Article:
Eyeing the New Neighbors

Eyeing the New Neighbors

Smallmouth bass are moving upstream on the Yellowstone. Will they harm the river’s renowned trout population? By Jack Ballard.

This story is featured in Montana Outdoors July–August 2017 issue

“I wouldn’t say anyone has panicked, but we definitely hear from some concerned trout anglers in the Livingston area,” says Scott Opitz, Montana Fish, Wildlife & Parks biologist for the upper Yellowstone River.

For more than a decade, FWP biologists have documented temporary upstream migrations of adult smallmouth from the lower Yellowstone. But in the past few years, anglers and biologists have reported higher numbers well upstream of Billings. Mike Ruggles, an FWP fisheries biologist in Billings, says smallmouth have recently been caught by anglers in the Yellowstone as far upstream as the U.S. Highway 89 bridge at Livingston.

In many respects, smallmouth bass are similar to rainbow and brown trout, the two primary trout species occupying the Yellowstone above Billings. Smallmouth, like trout, thrive in clean streams and rivers. They also like cool water (50 to 70 degrees), though not as cold as what trout prefer (40 to 60 degrees). Like trout, young smallmouth eat insects but start to feed on crawfish, minnows, and even small trout as they grow.

Both species are highly regarded by anglers for their feisty fight when hooked. But much of Montana’s angling tradition and valuable tourism industry centers on trout fishing, not bass fishing. As smallmouth move up the Yellowstone, local anglers, guides, and biologists are wondering what is prompting the migration, whether it’s temporary or part of a long-term trend, and how the newcomers may affect the Yellowstone’s renowned wild trout populations.

Stocked at anglers’ request
The smallmouth bass is native to the eastern and central United States and southern Canada. Its range expanded in the late 19th century and throughout the 20th century as state and federal agencies, responding to angler requests, transported the hardy fish to rivers and reservoirs as far west as California. In various parts of the country, smallmouth bass are known as smallies and, for their coloration, bronzebacks, brown bass, and brownies.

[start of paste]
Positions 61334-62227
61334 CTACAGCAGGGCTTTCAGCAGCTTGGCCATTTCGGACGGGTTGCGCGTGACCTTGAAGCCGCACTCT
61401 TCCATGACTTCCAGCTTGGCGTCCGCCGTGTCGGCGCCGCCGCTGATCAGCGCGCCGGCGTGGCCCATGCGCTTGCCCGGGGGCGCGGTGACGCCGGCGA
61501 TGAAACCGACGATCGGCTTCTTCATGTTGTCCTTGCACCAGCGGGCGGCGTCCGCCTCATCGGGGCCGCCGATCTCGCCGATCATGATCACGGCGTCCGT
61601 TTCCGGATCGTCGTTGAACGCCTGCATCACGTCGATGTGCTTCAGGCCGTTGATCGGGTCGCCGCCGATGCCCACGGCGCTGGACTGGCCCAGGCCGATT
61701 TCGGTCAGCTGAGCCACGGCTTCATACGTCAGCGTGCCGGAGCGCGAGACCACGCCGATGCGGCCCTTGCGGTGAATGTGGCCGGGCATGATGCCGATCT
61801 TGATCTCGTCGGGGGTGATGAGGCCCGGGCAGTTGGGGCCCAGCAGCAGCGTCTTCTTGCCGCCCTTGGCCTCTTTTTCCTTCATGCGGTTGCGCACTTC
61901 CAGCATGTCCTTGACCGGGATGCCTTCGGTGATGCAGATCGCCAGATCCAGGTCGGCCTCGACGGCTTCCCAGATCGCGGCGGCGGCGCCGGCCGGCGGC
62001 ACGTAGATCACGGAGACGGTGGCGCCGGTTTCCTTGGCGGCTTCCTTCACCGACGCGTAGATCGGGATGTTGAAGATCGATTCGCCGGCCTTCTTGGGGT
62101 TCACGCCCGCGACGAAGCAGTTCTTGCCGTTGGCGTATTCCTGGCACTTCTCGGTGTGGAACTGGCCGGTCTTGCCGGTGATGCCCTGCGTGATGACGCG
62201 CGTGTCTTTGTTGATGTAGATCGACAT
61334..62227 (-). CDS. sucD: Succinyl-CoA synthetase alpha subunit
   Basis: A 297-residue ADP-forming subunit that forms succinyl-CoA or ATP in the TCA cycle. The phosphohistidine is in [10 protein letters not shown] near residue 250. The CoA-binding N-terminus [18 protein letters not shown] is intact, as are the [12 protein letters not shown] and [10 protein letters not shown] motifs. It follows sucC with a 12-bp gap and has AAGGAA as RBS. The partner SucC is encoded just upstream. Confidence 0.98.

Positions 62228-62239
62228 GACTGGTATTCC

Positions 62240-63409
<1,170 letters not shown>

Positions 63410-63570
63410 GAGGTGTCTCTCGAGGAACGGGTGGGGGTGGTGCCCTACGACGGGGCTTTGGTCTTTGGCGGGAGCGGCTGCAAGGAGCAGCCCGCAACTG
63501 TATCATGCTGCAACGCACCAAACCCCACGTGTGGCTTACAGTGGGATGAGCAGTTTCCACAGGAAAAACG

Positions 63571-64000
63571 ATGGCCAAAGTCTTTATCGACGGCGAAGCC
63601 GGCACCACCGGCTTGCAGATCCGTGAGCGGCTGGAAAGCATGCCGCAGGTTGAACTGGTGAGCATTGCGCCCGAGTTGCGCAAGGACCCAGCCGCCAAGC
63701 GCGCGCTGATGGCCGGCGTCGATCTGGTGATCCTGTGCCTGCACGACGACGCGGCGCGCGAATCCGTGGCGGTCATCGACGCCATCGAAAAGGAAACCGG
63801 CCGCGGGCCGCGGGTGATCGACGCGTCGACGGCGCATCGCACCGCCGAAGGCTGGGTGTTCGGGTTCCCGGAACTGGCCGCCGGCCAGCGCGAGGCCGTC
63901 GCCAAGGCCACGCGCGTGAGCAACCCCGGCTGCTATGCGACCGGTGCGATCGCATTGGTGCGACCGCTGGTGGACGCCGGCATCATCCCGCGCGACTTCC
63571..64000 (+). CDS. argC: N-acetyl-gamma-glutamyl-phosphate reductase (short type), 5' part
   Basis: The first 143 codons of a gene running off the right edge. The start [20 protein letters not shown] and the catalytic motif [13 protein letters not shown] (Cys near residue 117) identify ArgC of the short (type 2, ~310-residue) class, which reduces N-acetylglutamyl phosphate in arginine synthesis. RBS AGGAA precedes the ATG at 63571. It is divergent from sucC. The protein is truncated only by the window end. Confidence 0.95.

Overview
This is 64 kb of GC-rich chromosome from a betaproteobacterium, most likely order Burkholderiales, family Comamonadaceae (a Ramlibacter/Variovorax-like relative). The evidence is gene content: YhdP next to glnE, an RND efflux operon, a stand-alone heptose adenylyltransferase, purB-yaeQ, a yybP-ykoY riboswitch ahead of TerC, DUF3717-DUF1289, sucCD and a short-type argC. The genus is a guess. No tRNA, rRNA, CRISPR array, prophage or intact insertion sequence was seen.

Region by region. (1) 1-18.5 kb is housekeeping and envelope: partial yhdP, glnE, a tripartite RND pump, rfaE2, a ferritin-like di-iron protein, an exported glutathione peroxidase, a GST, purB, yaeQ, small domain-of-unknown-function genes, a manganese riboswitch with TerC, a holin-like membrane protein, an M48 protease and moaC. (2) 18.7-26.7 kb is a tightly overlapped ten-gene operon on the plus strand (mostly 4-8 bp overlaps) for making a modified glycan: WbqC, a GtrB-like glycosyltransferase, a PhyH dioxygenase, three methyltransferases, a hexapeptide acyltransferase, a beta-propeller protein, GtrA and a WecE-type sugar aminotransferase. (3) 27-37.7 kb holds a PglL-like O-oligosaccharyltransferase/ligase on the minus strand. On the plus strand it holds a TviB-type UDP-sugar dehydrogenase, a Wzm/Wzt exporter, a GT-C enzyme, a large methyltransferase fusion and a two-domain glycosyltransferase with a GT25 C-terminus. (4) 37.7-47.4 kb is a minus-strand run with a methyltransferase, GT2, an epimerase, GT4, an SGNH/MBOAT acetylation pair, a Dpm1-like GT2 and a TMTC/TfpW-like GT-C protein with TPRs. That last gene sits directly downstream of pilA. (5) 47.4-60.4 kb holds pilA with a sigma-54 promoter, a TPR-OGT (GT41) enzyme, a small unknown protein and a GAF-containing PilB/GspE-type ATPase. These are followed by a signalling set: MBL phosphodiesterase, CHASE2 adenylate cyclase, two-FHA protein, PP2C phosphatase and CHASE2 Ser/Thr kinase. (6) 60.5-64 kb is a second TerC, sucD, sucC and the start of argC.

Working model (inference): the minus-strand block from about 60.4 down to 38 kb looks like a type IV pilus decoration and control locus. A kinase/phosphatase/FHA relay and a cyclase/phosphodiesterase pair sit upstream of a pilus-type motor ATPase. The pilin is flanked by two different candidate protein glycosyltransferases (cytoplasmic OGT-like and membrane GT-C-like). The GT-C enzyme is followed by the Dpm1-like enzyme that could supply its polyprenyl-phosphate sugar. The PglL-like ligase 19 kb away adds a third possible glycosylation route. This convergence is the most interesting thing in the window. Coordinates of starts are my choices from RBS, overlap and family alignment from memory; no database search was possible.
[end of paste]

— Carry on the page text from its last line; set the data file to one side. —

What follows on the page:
The species first arrived in Montana in 1914 when the state stocked them in Horseshoe Lake near Bigfork. In subsequent decades, bronzebacks colonized other waters—most notably Fort Peck Reservoir and several lakes in northwestern Montana—sometimes stocked by state fisheries crews, other times spilling in from other waters.

Smallmouth first reached the Yellowstone via the Tongue River. The Montana Department of Fish and Game, as the agency was known then, stocked smallmouth in the lower Tongue from 1966 to 1969. Smallmouth also moved down from Tongue River Reservoir, into which they likely washed from ponds near Sheridan, Wyoming, during a year of high water.

Once in the Tongue, it was inevitable that smallmouth bass would eventually make their way downstream to the Yellowstone. Still more arrived from the lower Bighorn, which FWP stocked during a few years in the late 1980s and early 1990s.

For the next three decades, smallmouth bass quietly populated a significant stretch of the lower Yellowstone. Mike Backes, FWP regional fisheries manager in Miles City, says a robust population now occupies the Yellowstone from Billings to the confluence with the Powder River. “Anglers catch them almost anywhere,” he says. “They generally target the places they’d fish for trout: current seams and structure.” In 2016, FWP raised the daily possession limit from five to ten—not to decrease the smallmouth population, Backes says, but because the tasty, white-fleshed fish were abundant enough to sustain a higher harvest level. Downstream of the Powder River, the Yellowstone becomes too murky for the sight-feeding predator fish to thrive. But in the clear waters upstream from Billings, the only thing holding back the bass has been colder water temperatures. Until recently.

Smallmouth bass on the Yellowstone River

For the past decade, the Yellowstone has seen lower water volume and elevated temperatures due to decreased mountain snowpack and several sultry summers.

U.S. Geological Survey temperature monitors on the upper Yellowstone show a warming trend, says Optiz.

Whether that’s what’s drawing smallmouth farther west, though, is another matter. Ruggles says FWP can’t state conclusively that warmer water accounts for the upstream movement of the more heat-tolerant species. “It seems likely, but it could be due to other factors we haven’t yet identified,” he says.